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Animals Exploited for Entertainment

  • Wild animals, such as elephants, tigers, bears, lions, and zebras, live in chains or small, dark cages for ninety-five percent of their lives. Circus animals are forced to travel in box cars or trucks for months at a time with no regard for temperature, exercise or normal interaction with their own kind.
  • Ringling Bros., one of the most well-known and profitable circuses, has been cited by the U.S. Department of Agriculture numerous times in the last decade for repeated violations of animal care regulations.
  • Animals such as elephants are “trained” using the most extreme and brutal methods, such as electric shocks, starvation and beatings. Henry Ringling himself said in his memoirs, “These animals work from fear.”
  • After years of abuse, elephants will sometimes go berserk, rampaging and killing their handlers or spectators. Over a hundred people have been killed or injured by rampaging elephants since 1990.
  • Old and sick animals are often sold by zoos, amusement parks and circuses to “game ranches” where trophy hunters pay to have their preferred species hauled to them in a cage - “a canned hunt.” Some zoo animals are so terrified they must be dragged out of the cage to be shot; others are so gentle and tame that they walk right up to the shooter.
  • For children's rides, ponies are often not watered or fed all day to prevent them from urinating or defecating in the circle as they walk endlessly around and around. Animals in petting zoos spend their lives being roughly handled by an unending series of sometimes ignorant and unsupervised youngsters.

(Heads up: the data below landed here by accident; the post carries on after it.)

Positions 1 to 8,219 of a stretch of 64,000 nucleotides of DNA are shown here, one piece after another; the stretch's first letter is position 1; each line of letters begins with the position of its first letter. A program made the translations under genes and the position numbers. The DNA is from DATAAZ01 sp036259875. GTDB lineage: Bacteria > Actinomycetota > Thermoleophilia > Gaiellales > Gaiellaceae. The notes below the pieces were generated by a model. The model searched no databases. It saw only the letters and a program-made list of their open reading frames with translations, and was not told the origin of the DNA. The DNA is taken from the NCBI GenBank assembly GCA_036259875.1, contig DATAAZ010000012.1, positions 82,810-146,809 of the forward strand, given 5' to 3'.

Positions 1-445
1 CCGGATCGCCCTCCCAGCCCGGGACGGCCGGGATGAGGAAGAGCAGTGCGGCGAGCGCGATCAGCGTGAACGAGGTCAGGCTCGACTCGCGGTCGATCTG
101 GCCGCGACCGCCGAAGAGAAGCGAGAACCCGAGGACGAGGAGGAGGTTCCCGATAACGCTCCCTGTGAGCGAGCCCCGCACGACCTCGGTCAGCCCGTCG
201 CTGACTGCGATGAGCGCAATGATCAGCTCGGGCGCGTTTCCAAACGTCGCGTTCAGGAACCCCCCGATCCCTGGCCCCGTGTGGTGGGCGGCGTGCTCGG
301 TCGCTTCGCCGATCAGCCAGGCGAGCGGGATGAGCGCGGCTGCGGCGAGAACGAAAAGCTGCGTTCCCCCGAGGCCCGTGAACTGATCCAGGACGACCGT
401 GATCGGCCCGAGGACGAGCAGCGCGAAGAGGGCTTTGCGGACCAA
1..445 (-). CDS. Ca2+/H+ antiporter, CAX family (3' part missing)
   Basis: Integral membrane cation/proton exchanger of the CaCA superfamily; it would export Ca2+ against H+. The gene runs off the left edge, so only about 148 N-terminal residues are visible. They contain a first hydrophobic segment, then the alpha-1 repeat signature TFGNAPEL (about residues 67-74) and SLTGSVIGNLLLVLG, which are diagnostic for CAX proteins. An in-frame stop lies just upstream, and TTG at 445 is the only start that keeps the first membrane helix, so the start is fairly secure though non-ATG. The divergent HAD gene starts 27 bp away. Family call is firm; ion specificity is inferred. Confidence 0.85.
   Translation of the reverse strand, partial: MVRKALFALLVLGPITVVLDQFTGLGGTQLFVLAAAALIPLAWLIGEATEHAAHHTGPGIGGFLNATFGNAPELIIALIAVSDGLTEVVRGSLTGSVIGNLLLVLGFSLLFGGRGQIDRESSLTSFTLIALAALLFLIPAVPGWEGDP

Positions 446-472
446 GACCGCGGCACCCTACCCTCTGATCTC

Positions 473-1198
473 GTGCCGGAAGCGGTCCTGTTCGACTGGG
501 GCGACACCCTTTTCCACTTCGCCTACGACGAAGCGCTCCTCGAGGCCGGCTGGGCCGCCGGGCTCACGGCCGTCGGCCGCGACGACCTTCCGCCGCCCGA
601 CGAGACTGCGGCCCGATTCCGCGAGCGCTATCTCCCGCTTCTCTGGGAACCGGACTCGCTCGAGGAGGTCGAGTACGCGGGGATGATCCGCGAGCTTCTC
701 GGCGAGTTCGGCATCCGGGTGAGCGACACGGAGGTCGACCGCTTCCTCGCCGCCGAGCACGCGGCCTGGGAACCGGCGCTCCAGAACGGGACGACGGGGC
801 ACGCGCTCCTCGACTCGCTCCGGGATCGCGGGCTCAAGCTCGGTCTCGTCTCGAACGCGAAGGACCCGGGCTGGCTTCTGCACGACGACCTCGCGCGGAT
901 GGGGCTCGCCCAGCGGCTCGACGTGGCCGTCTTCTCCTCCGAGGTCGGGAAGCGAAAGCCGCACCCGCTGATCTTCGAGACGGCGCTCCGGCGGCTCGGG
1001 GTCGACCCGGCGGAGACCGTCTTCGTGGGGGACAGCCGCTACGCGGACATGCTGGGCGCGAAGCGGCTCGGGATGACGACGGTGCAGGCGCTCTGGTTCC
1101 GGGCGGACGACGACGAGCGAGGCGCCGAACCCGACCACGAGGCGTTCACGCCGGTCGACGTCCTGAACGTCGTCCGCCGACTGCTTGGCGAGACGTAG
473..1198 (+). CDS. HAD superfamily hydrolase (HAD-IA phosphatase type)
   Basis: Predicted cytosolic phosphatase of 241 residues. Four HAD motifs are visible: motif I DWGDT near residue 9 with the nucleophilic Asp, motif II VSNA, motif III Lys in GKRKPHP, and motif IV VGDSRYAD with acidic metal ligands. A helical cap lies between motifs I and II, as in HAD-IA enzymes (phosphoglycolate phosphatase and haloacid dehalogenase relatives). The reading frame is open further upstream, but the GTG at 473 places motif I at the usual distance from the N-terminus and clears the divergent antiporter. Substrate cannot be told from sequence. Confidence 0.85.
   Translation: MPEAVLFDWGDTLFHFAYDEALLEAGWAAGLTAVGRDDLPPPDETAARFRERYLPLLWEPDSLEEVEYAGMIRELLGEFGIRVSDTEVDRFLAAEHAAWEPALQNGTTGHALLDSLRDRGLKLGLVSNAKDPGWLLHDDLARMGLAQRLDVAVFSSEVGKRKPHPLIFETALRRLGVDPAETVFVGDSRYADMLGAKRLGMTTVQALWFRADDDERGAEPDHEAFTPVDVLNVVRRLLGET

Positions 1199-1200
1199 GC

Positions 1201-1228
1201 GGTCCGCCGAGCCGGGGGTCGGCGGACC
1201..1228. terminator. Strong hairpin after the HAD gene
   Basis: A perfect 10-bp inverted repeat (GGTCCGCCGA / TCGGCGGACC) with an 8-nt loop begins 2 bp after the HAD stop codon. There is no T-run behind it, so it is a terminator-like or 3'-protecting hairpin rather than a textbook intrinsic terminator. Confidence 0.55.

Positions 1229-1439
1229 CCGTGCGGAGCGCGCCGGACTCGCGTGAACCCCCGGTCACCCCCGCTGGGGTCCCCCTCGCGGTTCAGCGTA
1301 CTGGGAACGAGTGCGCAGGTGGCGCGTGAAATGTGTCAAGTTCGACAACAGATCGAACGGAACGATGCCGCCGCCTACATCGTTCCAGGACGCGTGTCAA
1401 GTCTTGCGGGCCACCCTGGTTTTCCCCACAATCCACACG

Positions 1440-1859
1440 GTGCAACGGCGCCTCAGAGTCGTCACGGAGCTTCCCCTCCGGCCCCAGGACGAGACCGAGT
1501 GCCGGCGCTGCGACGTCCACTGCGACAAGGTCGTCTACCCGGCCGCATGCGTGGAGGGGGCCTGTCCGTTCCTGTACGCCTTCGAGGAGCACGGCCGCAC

• Hundreds of animals are injured or killed every year in rodeos throughout the United States.
  • For the calf roping event, calves are shocked with electric prods to force them to run out of chutes at high speeds. The force of stopping breaks necks, killing or injuring many calves each year.
  • “Bucking broncos” and bulls only buck to rid themselves of the painfully tight straps cinched across their stomachs, near the genitals.
  • Veterinarians are not required to be present at most rodeos to help injured or dying animals.
  • Imprisoned in “amusement” parks, whales and dolphins have injured and killed themselves, sometimes deliberately ramming their bodies into the sides of their concrete tanks.
  • [horse/greyhound racing]
  • [bullfighting]
  • Animals used in television and film are often brutally beaten to force them to perform. The orangutan used in Clint Eastwood's film, Any Which Way But Loose, was beaten to death by a club used by his “trainer.” The infamous Las Vegas “entertainer” Bobby Berosini was videotaped beating the primates he used in his nightclub act.

Dog / Horse Racing and Bullfighting Circus Aquaria and Zoos Rodeo

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"We cannot glimpse the essential life of a caged animal, only the shadow of its former beauty."

Julia Allen Field

"But for the use of physical punishment by, and fear of their oppressors, animals would never be a part of a circus."

Richard Pryor

"The greatness of a nation and its moral progress can be judged by the way its animals are treated."

Mohandas Gandhi

"The animals of the world exist for their own reasons. They were not made for humans anymore than black people were made for whites or women for men."

Alice Walker

What You Can Do

  • Do not attend rodeos, shows, circuses, animal races or amusement parks that exploit animals. Most children love animals and enjoy seeing them whenever they can. Explain to children why your family chooses not to support these forms of cruelty.
  • If your local community sponsors a rodeo or circus, write to the city manager, city council members and corporate sponsors and educate them.
  • If you wish to enjoy a circus, support non-animal circuses instead. Tell your friends, family and coworkers not to go to the circus. Remind them that circus animals are not volunteers.
  • Contact the venue that will be hosting a circus or rodeo and ask management to withdraw the invitation or, at the very least, not to invite them back next year.
  • Watch television shows and films carefully for potential animal abuse. Point out the realities of “training” to your friends and family. Educate the media about animal exploitation.

Other Useful Resources



Animal Protection Institute

The Humane Society of the U.S.

Animals Voice


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